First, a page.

Determining Base Damage
All that remains is to set the appropriate base damage for the environmental effect.

It's important to keep in mind that, most of the time, a character will be resisting with a stat only. Most combat and magic skills aren't directly applicable to resisting environmental damage (although many mages could chose to try and conjure a shield instead rather than simply rolling END). So understand the scale you're working from.

If your average PC is bringing a stat of 25 to the situation, then 80% of the time they'll only sump 4-5 damage from an environmental effect. Even someone with a high stat and skill who brings an 80 might to the situation is only sumping 15 damage 80% of the time. Use that to gauge the best base damage to set based on the situation, so you know what to expect.

Base damage most of the time for environmental effects should be 10. Anything above 10, assume that most of your PCs will be taking the difference. In our falling ceiling example, at 15 PP, you can expect most of the characters to take 5-10 damage. Some exceptional effects (being caught in a lava avalanche, teleporting to the bottom of the ocean by mistake, etc) will go beyond that, but the majority should fall within the 5-15 range.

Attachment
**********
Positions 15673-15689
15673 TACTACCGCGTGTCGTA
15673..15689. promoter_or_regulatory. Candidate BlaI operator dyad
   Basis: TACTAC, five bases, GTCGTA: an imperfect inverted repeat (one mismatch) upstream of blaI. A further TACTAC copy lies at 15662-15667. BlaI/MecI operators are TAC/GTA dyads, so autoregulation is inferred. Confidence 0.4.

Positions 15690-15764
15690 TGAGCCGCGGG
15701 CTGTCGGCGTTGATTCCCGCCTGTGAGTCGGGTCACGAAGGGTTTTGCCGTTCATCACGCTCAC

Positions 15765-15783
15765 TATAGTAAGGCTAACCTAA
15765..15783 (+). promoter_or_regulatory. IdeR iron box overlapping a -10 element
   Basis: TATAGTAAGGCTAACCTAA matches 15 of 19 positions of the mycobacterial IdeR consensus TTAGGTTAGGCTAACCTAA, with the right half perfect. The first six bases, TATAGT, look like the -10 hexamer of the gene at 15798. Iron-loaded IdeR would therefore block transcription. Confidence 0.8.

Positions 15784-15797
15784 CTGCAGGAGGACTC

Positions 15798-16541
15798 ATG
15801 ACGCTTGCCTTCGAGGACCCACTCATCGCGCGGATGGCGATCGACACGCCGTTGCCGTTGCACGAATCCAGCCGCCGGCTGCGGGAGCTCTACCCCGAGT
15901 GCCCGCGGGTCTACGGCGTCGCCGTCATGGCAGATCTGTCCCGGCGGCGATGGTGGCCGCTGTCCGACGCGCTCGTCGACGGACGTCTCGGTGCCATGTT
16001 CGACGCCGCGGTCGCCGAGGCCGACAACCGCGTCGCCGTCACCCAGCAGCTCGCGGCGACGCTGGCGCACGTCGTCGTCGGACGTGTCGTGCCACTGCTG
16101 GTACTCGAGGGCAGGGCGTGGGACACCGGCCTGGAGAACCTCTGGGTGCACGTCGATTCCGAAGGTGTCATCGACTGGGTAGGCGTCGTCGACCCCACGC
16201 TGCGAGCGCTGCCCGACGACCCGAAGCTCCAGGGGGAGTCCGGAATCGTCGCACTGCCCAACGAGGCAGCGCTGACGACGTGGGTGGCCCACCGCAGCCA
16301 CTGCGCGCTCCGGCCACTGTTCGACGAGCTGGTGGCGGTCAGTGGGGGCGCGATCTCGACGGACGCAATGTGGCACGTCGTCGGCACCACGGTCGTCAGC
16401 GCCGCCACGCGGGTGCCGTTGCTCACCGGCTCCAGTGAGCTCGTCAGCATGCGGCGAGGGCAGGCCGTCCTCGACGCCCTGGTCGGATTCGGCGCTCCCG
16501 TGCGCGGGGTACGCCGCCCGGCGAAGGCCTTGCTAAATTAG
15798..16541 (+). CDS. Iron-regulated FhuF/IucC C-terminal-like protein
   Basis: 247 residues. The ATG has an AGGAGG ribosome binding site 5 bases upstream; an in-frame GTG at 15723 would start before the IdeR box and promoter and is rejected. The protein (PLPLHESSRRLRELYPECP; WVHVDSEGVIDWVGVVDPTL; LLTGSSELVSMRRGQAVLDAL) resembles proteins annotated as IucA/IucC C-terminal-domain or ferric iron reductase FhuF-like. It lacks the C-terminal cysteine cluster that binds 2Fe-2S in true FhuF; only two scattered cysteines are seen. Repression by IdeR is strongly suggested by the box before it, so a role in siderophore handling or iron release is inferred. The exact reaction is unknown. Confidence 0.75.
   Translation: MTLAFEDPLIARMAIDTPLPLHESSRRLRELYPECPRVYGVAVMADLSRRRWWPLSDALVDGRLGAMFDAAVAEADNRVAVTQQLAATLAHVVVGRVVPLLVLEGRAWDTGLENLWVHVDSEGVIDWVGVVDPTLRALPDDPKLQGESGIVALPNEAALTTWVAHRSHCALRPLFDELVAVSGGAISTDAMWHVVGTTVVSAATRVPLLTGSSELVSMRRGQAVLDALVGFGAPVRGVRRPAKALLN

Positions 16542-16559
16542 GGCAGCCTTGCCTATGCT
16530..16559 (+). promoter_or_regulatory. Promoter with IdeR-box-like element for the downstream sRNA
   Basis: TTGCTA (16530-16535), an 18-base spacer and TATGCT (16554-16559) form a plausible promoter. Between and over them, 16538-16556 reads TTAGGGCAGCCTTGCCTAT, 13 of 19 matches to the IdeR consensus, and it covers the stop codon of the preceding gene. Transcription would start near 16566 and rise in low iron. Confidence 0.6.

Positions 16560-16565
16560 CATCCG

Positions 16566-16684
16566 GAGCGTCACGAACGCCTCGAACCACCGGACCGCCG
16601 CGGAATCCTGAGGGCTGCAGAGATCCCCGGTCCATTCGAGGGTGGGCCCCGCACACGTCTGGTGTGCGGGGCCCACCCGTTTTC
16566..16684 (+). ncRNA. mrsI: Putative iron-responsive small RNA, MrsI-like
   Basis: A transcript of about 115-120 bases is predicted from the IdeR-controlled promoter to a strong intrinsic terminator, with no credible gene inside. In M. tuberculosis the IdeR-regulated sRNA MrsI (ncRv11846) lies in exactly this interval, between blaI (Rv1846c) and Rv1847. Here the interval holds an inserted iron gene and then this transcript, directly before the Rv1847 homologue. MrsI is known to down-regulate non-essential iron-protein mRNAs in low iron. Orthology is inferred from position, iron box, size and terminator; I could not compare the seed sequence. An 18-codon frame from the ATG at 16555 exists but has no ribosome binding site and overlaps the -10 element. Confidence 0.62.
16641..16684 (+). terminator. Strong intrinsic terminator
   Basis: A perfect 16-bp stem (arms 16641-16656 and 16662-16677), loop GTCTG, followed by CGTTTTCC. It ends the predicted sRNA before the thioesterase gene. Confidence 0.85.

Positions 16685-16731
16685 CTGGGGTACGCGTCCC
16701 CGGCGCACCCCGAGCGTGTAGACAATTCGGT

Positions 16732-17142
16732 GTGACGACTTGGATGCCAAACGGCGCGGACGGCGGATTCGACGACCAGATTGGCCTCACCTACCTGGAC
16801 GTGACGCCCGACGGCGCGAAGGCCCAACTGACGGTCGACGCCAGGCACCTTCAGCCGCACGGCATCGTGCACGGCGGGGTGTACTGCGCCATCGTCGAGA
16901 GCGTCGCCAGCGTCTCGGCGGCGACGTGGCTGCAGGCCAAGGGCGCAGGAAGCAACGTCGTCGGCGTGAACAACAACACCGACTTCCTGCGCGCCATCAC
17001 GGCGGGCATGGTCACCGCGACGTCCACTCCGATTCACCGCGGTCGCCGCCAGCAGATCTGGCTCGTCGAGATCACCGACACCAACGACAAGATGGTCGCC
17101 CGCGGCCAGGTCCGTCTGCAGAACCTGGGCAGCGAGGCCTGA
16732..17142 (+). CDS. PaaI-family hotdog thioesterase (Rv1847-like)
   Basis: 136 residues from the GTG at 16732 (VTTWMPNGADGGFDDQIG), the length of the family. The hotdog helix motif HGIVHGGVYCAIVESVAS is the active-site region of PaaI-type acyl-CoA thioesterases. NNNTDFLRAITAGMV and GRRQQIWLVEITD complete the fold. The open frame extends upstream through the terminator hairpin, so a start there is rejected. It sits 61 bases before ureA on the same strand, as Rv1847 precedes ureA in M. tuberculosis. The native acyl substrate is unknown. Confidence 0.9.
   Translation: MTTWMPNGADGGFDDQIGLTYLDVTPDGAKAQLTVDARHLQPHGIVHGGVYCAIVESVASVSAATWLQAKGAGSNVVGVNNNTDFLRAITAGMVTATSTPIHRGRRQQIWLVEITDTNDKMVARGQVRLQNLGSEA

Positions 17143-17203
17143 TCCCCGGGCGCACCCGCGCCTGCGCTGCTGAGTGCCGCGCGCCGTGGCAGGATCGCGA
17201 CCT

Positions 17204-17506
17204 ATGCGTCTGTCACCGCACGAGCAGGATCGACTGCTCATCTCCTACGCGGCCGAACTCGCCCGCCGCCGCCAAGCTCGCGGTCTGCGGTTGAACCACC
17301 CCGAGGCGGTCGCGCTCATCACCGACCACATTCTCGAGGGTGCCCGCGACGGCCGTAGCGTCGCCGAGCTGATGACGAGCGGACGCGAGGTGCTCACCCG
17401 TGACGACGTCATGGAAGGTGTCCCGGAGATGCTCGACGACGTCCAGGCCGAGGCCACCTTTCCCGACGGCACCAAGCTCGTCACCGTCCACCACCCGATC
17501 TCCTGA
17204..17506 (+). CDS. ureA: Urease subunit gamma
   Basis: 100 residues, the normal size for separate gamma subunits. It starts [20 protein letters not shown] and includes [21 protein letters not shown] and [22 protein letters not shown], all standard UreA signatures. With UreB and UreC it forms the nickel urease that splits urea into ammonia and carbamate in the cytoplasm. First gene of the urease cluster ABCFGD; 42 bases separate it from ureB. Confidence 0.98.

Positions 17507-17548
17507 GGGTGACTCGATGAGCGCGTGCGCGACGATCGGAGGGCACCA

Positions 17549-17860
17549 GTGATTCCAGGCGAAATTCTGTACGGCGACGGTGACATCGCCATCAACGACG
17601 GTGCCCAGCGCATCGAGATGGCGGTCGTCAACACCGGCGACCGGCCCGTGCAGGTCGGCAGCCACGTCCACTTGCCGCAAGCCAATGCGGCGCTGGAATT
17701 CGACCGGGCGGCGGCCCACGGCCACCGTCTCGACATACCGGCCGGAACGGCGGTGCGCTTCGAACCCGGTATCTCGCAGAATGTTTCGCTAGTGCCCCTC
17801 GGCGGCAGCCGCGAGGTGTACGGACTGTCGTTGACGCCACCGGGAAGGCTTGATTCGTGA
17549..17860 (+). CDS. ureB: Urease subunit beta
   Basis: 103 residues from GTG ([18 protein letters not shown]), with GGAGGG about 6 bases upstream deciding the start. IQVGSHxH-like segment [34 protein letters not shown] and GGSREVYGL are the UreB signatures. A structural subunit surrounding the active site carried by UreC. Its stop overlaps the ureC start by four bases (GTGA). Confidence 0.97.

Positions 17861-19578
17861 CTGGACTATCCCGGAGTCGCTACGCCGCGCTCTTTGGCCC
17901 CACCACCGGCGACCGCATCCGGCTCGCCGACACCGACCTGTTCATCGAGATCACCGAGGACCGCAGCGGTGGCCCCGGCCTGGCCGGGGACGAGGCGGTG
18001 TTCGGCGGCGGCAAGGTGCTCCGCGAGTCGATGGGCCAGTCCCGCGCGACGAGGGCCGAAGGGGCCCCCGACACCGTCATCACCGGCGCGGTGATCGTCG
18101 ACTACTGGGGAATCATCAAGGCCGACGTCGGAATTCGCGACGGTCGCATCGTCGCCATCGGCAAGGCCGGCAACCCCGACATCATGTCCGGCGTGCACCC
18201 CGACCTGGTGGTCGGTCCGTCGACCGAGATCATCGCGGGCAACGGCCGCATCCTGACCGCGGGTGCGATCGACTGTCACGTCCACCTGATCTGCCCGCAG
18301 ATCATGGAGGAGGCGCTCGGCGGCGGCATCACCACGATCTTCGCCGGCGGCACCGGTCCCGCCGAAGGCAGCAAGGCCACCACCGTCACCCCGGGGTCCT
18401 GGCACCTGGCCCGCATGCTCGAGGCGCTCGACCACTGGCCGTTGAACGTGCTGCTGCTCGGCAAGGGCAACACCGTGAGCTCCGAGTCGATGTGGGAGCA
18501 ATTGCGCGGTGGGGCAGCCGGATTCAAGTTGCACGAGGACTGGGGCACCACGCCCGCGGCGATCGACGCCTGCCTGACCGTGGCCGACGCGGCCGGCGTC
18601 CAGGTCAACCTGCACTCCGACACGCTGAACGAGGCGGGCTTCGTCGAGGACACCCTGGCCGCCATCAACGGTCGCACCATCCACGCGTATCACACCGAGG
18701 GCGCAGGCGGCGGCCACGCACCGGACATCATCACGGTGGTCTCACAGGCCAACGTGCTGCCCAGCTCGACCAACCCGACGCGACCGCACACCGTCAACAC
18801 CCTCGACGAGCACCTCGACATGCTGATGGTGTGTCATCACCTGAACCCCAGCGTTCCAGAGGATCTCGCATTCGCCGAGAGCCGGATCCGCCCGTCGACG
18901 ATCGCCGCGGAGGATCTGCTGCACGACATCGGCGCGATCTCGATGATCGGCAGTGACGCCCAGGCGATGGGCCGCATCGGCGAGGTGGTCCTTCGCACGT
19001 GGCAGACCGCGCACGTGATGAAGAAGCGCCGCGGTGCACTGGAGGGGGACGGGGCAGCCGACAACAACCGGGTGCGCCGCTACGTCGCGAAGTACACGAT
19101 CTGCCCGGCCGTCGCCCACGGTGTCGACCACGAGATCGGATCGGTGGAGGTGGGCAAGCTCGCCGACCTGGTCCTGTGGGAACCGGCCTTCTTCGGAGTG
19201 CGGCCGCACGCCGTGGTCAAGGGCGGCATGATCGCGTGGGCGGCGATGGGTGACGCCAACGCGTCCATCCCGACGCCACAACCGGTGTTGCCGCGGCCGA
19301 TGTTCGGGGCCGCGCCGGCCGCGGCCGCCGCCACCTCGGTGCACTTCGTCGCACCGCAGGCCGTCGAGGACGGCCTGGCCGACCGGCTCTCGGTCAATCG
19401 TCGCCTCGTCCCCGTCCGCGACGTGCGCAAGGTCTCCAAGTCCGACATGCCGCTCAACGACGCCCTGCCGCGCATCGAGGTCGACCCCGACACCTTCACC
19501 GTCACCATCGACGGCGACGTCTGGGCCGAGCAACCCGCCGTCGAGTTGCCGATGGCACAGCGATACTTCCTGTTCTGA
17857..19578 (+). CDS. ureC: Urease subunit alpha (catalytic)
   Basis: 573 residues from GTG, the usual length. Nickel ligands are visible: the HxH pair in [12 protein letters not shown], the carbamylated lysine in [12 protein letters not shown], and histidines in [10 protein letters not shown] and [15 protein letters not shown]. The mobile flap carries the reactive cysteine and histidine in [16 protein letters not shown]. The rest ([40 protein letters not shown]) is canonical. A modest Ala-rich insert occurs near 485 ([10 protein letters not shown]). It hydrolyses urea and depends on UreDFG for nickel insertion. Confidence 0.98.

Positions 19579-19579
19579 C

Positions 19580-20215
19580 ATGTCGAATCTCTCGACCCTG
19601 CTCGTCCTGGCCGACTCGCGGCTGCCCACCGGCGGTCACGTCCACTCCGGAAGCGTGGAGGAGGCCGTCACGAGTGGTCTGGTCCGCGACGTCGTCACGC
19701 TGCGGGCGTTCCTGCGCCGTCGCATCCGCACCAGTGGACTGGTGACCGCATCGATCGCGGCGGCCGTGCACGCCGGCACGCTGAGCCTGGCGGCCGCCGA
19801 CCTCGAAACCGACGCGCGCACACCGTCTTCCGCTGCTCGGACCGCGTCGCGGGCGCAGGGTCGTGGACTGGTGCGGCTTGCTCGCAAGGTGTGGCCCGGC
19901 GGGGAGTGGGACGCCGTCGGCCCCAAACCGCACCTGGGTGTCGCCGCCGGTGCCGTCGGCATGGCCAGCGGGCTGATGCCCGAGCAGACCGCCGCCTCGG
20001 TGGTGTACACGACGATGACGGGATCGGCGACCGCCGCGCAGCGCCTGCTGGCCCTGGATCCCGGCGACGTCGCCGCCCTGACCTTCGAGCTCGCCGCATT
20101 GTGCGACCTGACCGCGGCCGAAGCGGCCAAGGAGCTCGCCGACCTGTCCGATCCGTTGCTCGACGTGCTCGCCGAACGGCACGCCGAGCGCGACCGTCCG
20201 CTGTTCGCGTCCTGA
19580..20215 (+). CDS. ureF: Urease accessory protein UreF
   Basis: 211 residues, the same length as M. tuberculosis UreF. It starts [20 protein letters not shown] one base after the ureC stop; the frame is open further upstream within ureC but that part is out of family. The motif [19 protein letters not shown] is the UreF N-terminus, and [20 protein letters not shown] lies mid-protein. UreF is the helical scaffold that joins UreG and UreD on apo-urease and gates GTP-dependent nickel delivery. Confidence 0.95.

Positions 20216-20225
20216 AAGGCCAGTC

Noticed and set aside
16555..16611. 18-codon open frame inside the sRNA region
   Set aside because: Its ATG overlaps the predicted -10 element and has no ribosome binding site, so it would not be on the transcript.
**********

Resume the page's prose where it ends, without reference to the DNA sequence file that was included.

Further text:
For specific examples, refer to our Environmental Damage Base Damage Chart

Special Cases - Falling and Space
Falling damage follows the same rules, with one exception - it scales based on how far the character is falling. Set your base damage to how many feet the character has fallen when they land (a 20-foot fall has 20 PP of base damage). That may seem extreme, but in the real world, a fall of over 30 feet is rarely survivable. In IC terms, that would only knock out most characters, if that (and if they absorbed none of the damage at all), so we're actually allowing for falls from higher heights, because it's a game :)

Additionally, we currently have exactly one environmental situation that follows separate rules than these - space. They're listed at the bottom of the Monkeys in Space wiki page.

Normally applicable only to Sirian, the space rules handle round-by-round rulings for anyone suddenly finding themselves in a vacuum. If you feel inclined, you can use similar rules for handling situations like drowning or deep ocean environments (extreme pressure, extreme cold, lack of air) or toxic environments (holding breath, dealing with corrosive effects, etc).

Armor and Environmental Damage
The damage reduction from Armor and Shields does NOT protect or absorb Environmental Damage from sources like natural fire, extreme cold, noxious gas, etc.